On this particular New England voyage Truman’s companions included his friend Ted Marks, best man at his 1919 wedding to Bess; presidential press secretary Charlie Ross; Clark M. Clifford, special counsel to the president; George E. Allen, director of the Reconstruction Finance Corporation; Major General Harry H. Vaughan, the president’s military aide; Captain James H. Foskett, Truman’s naval aide; Colonel Wallace H. Graham, the president’s personal physician; and six Secret Service agents. Matt Connelly, Truman’s appointments secretary, accompanied the party as far as Quonset Point, Rhode Island, as did Secretary of the Treasury John W. Snyder.6 Four wire service reporters, eleven print journalists, four radio journalists, three still photographers, and one newsreel pool representative followed about 500 yards behind in the USS Weiss. They kept abreast of Truman’s doings via a daily radio telephone briefing from Charlie Ross. Radio teletype installed aboard the Weiss enabled the reporters to file their stories.7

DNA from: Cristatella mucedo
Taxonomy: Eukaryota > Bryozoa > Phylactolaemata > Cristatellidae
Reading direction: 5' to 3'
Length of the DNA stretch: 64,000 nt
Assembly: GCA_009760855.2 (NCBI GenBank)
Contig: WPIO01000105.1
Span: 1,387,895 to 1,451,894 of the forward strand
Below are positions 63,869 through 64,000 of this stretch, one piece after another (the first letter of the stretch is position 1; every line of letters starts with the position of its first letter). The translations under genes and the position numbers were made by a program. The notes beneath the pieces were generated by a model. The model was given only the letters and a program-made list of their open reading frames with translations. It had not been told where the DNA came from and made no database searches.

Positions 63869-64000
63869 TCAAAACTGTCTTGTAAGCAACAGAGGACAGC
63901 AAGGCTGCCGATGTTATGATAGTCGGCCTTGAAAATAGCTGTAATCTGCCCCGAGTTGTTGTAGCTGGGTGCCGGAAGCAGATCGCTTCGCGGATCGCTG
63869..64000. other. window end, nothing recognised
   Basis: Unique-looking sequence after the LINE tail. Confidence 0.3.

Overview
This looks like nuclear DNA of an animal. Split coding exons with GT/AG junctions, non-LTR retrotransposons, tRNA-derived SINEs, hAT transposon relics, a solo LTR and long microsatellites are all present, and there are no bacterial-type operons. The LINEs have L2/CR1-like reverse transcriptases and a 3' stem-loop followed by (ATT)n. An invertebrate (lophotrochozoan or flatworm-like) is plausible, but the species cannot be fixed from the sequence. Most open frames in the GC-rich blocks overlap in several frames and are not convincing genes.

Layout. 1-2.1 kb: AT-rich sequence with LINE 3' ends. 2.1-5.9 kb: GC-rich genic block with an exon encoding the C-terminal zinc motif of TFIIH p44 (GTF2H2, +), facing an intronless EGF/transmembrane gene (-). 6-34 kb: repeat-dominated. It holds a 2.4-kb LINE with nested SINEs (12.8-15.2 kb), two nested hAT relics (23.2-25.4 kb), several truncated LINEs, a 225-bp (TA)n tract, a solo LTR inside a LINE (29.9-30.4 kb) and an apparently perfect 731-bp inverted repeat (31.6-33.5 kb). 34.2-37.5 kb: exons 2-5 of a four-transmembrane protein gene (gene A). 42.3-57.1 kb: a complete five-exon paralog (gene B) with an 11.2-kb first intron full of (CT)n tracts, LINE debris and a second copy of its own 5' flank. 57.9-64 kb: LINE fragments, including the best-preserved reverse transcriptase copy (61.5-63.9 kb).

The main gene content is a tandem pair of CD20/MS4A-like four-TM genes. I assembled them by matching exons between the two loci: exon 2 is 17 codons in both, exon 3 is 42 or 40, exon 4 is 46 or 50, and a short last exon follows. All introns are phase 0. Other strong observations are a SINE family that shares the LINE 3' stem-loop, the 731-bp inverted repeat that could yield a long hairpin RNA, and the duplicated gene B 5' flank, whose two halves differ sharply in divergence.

Truman and his companions embarked from the Washington Navy Yard on the afternoon of August 16 in drizzling rain after posing for photographs on the Williamsburg’s quarterdeck. The first two days of the cruise were uneventful. Truman napped, swam, read (The Life of Grover Cleveland and The Age of Jackson), watched movies, and generally relaxed. Ross told reporters the president “would make no public appearances . . . [or] speeches.” Truman would go ashore “several times,” but the reporters could not report any details until he returned to the yacht. The president also asked that naval ceremonial be kept to a minimum except in the case of the USS Missouri. If the Williamsburg encountered that ship, the Missouri had permission to render full honors to the commander in chief including a presidential gun salute.8